4 May 2022
When did you decide you wanted to be an entrepreneur?
I was born to counter-culture parents and grew up on a hippy commune in the subtropical rainforests of eastern Australia. The house that my parents built was powered by solar power, rain water and surrounded by a micro-farm with fruit orchards and chickens. Sounds idyllic – but I was an environmental hero before it was cool. While growing up in this setting sounds exciting, up until the age of 7, we only had a tiny black and white TV – it took going to a friend’s house to find out that the Simpsons were actually yellow.
During my upbringing, technology was extremely limited, so we put a greater emphasis on face to face interaction. Communication was more intimate and personal.
Growing up in this extreme alternative environment instilled a notion in me that made me believe I could do anything and the thought of a traditional career always seemed uninteresting to me. Becoming an entrepreneur and tackling a challenge as fundamental as the evolution of the way we communicate digitally seemed like a good use of my time.
What gave you the idea to start Beem?
Over millions of years, we have become very good at face to face communication. Through physical presence we build trust – it’s just easier to understand each other when we are in the same space. We remember better what we hear and sense and feel. And we as humans have come to expect physical presence as the benchmark for effective communication.
So it’s not just about the transfer of information from me to you – it’s how well you as the listener receive that information. Your subconscious is trying to decide if it is comfortable with the information transfer and with who is transferring that information. This is our defence mechanism – our primal subconscious activating our ‘fight’ or ‘flight’ response.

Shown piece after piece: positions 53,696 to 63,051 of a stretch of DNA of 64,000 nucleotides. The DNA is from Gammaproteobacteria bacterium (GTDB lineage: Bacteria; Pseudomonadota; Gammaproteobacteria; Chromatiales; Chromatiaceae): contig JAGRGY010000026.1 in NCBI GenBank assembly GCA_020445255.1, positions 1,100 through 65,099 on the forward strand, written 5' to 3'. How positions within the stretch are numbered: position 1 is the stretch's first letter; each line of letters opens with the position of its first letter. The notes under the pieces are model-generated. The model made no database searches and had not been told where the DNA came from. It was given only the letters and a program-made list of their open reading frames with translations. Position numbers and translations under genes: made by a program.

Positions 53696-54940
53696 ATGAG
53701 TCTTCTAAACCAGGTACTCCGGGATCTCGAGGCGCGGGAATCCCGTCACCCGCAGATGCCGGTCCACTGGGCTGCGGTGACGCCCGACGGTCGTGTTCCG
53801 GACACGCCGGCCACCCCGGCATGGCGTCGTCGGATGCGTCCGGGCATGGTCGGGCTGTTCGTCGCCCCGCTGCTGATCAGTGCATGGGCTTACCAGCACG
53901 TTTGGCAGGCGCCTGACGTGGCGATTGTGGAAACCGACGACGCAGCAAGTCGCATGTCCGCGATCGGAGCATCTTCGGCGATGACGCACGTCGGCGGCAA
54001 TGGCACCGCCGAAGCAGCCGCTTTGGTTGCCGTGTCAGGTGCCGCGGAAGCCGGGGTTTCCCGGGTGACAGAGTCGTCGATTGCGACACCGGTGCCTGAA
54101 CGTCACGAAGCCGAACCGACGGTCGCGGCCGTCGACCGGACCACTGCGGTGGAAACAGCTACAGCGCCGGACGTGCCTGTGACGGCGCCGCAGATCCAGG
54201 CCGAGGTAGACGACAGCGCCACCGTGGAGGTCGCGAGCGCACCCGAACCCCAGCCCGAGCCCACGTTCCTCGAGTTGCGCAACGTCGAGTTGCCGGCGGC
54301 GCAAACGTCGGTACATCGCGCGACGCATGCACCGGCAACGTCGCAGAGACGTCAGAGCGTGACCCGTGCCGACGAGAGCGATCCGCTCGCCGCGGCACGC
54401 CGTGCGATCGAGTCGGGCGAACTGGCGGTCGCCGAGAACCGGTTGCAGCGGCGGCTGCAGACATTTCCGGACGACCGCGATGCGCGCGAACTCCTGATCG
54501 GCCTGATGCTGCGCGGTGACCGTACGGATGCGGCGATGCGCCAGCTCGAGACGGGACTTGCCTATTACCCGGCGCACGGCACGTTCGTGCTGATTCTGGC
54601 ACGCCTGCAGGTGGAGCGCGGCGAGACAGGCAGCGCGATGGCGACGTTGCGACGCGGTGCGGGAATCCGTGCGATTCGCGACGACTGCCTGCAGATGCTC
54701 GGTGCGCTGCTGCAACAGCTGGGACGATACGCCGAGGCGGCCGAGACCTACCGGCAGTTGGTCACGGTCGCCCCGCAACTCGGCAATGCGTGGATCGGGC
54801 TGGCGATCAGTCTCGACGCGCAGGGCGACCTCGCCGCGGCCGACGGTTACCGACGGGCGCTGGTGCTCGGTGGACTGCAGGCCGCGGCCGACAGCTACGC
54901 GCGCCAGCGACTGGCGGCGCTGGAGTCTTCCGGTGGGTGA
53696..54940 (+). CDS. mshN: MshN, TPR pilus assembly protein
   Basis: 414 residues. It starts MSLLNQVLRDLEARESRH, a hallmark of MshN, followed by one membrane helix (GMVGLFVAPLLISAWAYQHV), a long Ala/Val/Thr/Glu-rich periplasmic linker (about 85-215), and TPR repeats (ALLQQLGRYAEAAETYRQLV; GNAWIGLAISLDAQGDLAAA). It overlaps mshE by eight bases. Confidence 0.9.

We actually experience this whenever we walk down the street; when another person comes within close range of our comfort zone – our subconscious forces our eyes to scan the other human in order to decide if we are comfortable with them in our space or not. For much of our history – another human was the most dangerous thing in our space. Most of the time we don’t even realise psychological validation is happening, until you both simultaneously lock eyes with each other, and it becomes awkward.
This same mechanism is at play while we are communicating to each other on a daily basis. For communication to be effective, our subconscious needs to feel comfortable.
Humans began communicating in order to form community. As communities grew larger, the mediums we use to communicate have become more important. Humans developed technology to bridge distance: writing was the first breakthrough. Then the telephone gave us voice. Today, video calls give us bits of body language.
However, recent global events have shown us that the current gold-standards in digital communication fall far short of providing us with the ability to build meaningful trust-based and intimate connections across distance. This is the intimacy gap in digital communication.
We founded Beem as the inevitable next evolution of digital communication which provides a more credible and immersive experience than any other technologies to date – we’re building the next medium for communication.
Beem is a software platform that enables live and on-demand communication streaming humans in Augmented Reality – think Starwars Jedi Council using smartphones and headsets – AR holograms of real people into your space to interact, collaborate and communicate with.